- Blue Planet 2 (BBC) proved that no matter how much of the natural world has already been covered by documentaries, there’s always something new to explore – with modern camera work and other technologies making the content extra spectacular, and each episode taking time to highlight important environmental issues as well.
I didn’t see quite as many really great films at the cinema as I did last year – though based on other bloggers who have considered 2017 a great year for films overall, there’s some I need to catch up on. Here is my top five (while honorary mentions go to Beauty and the Beast, Logan, The Lego Batman Movie, and War for the Planet of the Apes).
05. Paddington 2
If you enjoyed the first Paddington movie, you’re in safe hands with the sequel. It takes the general positive themes and characters that made the first movie work, while making sure to introduce fresh elements rather than just rehashing what’s already been done. Hugh Grant is especially good as the villain, giving an idea of what he might have been like if he’d gotten to play Gilderoy Lockhart in Harry Potter and the Chamber of Secrets.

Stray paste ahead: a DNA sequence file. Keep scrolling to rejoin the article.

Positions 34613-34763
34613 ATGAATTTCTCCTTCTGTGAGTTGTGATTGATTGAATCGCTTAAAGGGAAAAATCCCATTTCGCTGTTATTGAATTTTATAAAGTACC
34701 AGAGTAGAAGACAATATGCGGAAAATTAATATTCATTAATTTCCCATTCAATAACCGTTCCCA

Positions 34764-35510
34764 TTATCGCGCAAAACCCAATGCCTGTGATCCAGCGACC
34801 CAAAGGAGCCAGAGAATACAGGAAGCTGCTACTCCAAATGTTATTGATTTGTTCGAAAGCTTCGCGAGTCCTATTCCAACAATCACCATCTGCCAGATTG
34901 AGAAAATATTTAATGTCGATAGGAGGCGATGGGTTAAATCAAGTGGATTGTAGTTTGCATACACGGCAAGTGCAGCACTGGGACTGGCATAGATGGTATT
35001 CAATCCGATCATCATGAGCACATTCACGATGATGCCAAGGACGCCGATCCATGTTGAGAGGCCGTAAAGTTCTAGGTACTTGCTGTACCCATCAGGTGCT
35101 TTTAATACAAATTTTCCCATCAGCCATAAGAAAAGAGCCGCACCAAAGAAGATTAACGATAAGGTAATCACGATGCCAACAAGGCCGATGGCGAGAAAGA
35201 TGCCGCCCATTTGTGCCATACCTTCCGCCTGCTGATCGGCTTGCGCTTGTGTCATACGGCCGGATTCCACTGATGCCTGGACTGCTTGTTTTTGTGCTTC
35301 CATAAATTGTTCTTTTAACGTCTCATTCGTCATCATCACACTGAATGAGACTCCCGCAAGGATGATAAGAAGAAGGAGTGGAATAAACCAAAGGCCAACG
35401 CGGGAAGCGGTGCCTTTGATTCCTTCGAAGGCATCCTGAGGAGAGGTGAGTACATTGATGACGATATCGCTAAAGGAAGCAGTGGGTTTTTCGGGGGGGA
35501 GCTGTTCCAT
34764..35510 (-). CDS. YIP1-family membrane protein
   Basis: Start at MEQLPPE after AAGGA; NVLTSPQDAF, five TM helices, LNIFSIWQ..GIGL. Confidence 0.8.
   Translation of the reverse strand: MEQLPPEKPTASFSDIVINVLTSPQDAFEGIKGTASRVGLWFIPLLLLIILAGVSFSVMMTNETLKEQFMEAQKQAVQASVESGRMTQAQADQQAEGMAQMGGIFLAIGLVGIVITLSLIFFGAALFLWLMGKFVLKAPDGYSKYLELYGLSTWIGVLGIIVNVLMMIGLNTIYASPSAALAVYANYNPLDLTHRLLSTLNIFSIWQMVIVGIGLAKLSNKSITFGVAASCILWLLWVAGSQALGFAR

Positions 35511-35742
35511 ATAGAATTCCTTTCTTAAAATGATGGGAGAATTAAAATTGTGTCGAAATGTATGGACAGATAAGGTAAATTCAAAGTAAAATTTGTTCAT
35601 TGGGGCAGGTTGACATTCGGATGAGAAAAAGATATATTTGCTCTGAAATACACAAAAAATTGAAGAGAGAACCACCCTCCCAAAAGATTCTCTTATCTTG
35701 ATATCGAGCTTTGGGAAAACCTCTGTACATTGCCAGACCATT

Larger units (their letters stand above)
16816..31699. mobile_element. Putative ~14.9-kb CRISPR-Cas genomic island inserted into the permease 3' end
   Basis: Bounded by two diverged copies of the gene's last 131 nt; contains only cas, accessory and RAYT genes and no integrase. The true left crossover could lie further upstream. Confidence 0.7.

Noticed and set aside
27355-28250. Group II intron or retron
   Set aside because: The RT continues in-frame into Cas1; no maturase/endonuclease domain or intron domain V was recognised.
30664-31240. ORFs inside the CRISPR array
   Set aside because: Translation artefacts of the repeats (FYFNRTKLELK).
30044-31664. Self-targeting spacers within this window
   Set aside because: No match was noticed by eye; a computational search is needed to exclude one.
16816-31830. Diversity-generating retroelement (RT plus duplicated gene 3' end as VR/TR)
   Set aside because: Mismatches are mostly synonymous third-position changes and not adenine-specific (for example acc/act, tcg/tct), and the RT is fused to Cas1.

Christopher Nolan does it again with this war film, bringing the Dunkirk evacuation to life with an intense atmosphere and an uncoventional structure.
03. Wonder Woman
Wonder Woman fully deserves its popular status as the only good DC Extended Universe film – though it’s not merely good, but great.
02. Thor: Ragnarok
Narrowly beating Wonder Woman as my favourite superhero film of 2017, Thor: Ragnarok has great performances and a surprisingly comedic atmosphere that somehow works very well.
01. Your Name
Technical issues at my cinema screening aside, this was a beautiful film, both aesthetically and in terms of its heart-wrenching, perfectly crafted story.
After another rough year for the world at large, I hope that you all have a safe and happy 2018.